2.2. In Vitro Fertilization

For fertilization, commercial frozen-thawed semen of an unique batch from three different Zebu bulls were used, and all of them were Nellore breed bulls (Bos taurus indicus), named V, T, and G. Sperm cells from all bulls were selected through a Percoll gradient, and the concentration was adjusted to 1×106 sperm cells/mL. Fertilization was performed in HTF medium (Irvine Scientific, Santa Ana, Calif, USA) supplemented with 5 mg/mL BSA, 0.5 mg/mL caffeine, 2.2 mg/mL sodium pyruvate, 30 𝜇g/mL heparin, 18 𝜇M penicilamine, 10 𝜇M hypotaurine, 1.8 𝜇M epinephrine, and 75 𝜇g/mL gentamicin. Groups of 20–30 oocytes were incubated with the sperm cells for approximately 18 hours under the same conditions described for maturation.

2.3. Evaluation of Pronuclear Formation

For pronuclear formation analysis, forty presumptive zygotes per group were denuded and stained with 1% acetic orcein (COA) for pronuclear visualization. The rate of fertilized zygotes was obtained based on the total number of presumptive zygotes in each sample. The zygotes were transferred to small drops of DPBS with 1% BSA on a histological slide and covered with a cover slip. The slides were then fixed in Carnoy's fixative. After 24 hours of fixation, the zygotes were stained with 1% acetic orcein and examined under a light microscope.

2.4. In Vitro Culture

The remaining zygotes were denuded and transferred to culture dishes containing SOFaa medium (Nutricell, Campinas, SP, Brazil). Embryos were cultured for seven days in a mixed-air incubator (90% N2, 5% CO2, and 5% O2). Cleavage and blastocyst formation data were collected on days three and seven of culture, respectively, based on the total number of oocytes used in each group (except for the ones removed for COA staining).

2.5. In Vivo Bull Fertility, Cows and Artificial Insemination

The in vivo bull fertility was obtained after a fixed-time artificial insemination (FTAI) program with the same commercial semen batches from Nellore breed bulls (Bos taurus indicus) named V, T, and G used in IVF. Nonlactating mature Nellore (Bos taurus indicus) cows (𝑁=492; 7 to 10 years old; 441±19 kg body weight) were used in this study. Cows were managed under an extensive grazing system based on tropical pastures. Free access to mineral supplement and water was allowed. Cows, at random stage of the estrous cycle (Day 0), received a Norgestomet implant in the auricular subcutaneous tissue containing 3 mg Norgestomet (Crestar, Intervet, SP, Brazil) along with 5 mg estradiol valerate and 3 mg Norgestomet i.m. (Intervet, SP, Brazil). On Day 9, the cows received a dose of 300 IU eCG i.m. (Folligon, Intervet, SP, Brazil), and the Norgestomet implant was withdrawn. On Day 11, 54 hours after Norgestomet implant withdrawn, all cows were FTAI. All FTAI were performed by only one technician, using commercial frozen-thawed semen from bulls V (𝑁=149), T (𝑁=109), and G (𝑁=234). Pregnancy diagnosis after the FTAI program, defined as true conception rate, was performed by transrectal ultrasonography (Aloka 500 V equipped with a 5.0-MHz linear array transducer) 60 days after the end of the synchronized period.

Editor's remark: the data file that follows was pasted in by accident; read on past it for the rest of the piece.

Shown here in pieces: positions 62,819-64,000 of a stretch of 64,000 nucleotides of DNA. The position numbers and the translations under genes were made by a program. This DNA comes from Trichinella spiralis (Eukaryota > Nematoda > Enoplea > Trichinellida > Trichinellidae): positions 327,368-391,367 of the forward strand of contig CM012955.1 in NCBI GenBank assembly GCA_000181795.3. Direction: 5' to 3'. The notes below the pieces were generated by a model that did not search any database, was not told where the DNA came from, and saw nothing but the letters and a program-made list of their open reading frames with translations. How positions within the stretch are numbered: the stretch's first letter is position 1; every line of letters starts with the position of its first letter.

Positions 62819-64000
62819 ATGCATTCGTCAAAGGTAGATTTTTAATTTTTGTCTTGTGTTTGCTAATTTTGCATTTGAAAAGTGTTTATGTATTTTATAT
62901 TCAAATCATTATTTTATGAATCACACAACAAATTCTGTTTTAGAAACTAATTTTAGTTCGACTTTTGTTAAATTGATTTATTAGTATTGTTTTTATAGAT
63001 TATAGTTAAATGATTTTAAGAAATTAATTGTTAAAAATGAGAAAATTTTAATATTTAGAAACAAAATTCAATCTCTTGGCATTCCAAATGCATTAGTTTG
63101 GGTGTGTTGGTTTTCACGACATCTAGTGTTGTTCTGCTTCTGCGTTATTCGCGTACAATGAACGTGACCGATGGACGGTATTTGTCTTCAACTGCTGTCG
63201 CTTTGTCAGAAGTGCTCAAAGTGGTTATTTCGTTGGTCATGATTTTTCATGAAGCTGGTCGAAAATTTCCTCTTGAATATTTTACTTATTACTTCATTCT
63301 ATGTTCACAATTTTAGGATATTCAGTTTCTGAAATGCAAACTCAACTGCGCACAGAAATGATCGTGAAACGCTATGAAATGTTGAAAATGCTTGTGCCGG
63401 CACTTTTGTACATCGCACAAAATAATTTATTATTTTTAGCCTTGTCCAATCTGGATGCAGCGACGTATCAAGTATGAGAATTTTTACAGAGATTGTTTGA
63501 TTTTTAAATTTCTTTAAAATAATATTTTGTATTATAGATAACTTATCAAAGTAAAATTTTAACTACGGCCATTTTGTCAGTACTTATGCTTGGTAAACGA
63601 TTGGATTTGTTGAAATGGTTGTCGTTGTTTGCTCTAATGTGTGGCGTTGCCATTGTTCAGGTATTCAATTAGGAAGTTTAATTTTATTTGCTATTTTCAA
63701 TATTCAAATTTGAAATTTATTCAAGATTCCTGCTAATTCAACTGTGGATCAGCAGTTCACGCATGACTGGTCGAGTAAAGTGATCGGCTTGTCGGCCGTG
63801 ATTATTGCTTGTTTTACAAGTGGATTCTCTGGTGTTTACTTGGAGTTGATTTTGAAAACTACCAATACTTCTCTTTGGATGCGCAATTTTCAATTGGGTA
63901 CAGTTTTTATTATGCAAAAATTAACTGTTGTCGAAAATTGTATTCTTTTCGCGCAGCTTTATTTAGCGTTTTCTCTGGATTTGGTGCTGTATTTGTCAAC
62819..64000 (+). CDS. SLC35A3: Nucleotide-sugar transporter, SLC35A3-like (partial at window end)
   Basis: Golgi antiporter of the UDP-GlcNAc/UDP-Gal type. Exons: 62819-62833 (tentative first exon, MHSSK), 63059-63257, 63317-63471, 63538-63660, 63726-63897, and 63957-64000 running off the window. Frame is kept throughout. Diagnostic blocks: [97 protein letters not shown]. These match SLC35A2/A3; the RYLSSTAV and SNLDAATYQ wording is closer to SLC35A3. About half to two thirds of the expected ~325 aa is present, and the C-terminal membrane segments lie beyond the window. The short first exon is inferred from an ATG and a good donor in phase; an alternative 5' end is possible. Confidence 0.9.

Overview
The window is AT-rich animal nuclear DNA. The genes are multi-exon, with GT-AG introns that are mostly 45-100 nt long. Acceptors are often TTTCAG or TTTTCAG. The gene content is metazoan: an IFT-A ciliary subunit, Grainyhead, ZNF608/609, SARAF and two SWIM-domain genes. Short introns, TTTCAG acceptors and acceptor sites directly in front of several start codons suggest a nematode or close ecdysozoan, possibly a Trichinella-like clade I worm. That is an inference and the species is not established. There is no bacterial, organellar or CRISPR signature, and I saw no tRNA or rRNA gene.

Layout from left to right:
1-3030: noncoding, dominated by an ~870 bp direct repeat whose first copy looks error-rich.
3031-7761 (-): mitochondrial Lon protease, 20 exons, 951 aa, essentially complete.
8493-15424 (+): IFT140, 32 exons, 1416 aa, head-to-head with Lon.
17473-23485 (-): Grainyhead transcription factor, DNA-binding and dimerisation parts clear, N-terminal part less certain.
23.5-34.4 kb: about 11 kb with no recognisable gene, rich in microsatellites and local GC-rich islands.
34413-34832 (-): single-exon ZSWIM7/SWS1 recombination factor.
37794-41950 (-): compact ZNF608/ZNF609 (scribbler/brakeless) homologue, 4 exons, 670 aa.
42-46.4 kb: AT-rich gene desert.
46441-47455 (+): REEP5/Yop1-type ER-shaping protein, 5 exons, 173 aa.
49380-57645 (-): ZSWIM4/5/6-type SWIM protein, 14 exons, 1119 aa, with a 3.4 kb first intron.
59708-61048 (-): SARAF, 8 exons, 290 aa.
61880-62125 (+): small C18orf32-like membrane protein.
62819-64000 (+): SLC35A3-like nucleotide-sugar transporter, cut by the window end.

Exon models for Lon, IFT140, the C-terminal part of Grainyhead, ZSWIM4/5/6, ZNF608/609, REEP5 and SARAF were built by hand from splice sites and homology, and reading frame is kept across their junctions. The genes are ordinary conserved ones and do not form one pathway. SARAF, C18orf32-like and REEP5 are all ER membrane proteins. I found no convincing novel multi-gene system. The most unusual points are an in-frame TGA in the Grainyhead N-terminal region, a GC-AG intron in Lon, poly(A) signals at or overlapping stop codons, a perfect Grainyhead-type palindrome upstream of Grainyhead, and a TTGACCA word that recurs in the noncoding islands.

2.6. Statistical Analysis

Cleavage and blastocyst percentage data were analyzed by ANOVA followed by Tukey’s test. The untransformed data is presented in Table 1. The conception rates from the three bulls were compared using a Chi-square test. As the environments and animal categories were the same, there was not any possible other significant effect. Both sets of data were analyzed using the statistical software GraphPad InStat 3.0 (𝑃<.05).

tab1
Table 1: Fertility performance of each bull expressed as conception rate after fixed-time artificial insemination (FTAI). Pronuclei visualization, cleavage rates, and blastocyst formation rates (means ± SD) observed at 12, 72, and 168 hours after in vitro fertilization, respectively.

In order to determine the correlation between laboratory results and the true fertility of each bull, cleavage, and blastocyst formation means were analyzed in comparison with the true conception rates for bulls V, T, and G using Bayesian inference [16]. First, a binomial model was adopted to establish linked functions and predictive models (Appendix (A), (B), and (C), resp.). Using the Bayesian procedure implemented in the program Winbugs 1.4 [15], the predictive model parameters 𝛼, 𝛽1, and 𝛽2 were calculated through Marcov Chain Monte Carlo (MCMC) computer algorithms using the Gibbs sampler method to establish the predictive model (Appendix (C)) based on the data of cleavage, blastocyst formation and the true conception rates of bulls provided to the program. Noninformative or vague prior distributions with normal curve centered at the origin (zero) and relatively large variance were used [17]. With the predictive model established, the mean values of cleavage and blastocyst formation rates were provided to the program Winbugs 1.4 to estimate bull fertility on the basis of combined data of cleavage and blastocyst formation rates; cleavage rates alone and blastocyst formation rates alone of each bull (Appendix (C): model 1, 2 and 3 resp.).